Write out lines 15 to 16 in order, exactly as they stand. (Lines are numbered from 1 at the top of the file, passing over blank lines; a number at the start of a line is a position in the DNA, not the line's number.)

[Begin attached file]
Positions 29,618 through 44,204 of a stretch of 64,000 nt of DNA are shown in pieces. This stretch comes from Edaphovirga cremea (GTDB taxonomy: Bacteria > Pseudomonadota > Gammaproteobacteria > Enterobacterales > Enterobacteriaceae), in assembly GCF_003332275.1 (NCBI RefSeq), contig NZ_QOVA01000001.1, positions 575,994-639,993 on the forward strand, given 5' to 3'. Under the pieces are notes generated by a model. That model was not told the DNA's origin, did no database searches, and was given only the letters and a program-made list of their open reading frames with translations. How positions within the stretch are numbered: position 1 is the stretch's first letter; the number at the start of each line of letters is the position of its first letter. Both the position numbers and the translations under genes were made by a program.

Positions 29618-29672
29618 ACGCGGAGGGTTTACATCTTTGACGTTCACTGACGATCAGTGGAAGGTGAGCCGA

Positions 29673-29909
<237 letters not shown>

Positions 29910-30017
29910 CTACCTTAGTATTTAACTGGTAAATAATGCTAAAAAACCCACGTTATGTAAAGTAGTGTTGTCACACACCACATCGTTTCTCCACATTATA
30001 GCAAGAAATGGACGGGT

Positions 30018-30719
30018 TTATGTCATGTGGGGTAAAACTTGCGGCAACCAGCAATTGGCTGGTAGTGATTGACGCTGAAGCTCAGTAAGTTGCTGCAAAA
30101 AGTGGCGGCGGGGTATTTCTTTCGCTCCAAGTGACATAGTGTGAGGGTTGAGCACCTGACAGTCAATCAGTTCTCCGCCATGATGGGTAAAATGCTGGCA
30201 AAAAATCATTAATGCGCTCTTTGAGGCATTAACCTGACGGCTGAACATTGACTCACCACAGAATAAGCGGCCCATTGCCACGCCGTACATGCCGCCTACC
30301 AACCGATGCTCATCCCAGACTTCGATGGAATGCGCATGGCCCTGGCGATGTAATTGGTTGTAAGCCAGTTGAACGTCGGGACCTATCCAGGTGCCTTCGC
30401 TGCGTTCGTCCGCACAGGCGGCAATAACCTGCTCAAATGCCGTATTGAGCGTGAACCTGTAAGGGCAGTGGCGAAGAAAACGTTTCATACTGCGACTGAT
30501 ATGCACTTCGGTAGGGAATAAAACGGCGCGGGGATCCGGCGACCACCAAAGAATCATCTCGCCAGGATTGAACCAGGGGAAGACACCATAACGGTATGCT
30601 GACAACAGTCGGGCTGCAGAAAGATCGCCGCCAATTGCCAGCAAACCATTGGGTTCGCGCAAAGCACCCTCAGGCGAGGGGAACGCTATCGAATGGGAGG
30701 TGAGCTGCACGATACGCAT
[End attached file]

30501 ATGCACTTCGGTAGGGAATAAAACGGCGCGGGGATCCGGCGACCACCAAAGAATCATCTCGCCAGGATTGAACCAGGGGAAGACACCATAACGGTATGCT
30601 GACAACAGTCGGGCTGCAGAAAGATCGCCGCCAATTGCCAGCAAACCATTGGGTTCGCGCAAAGCACCCTCAGGCGAGGGGAACGCTATCGAATGGGAGG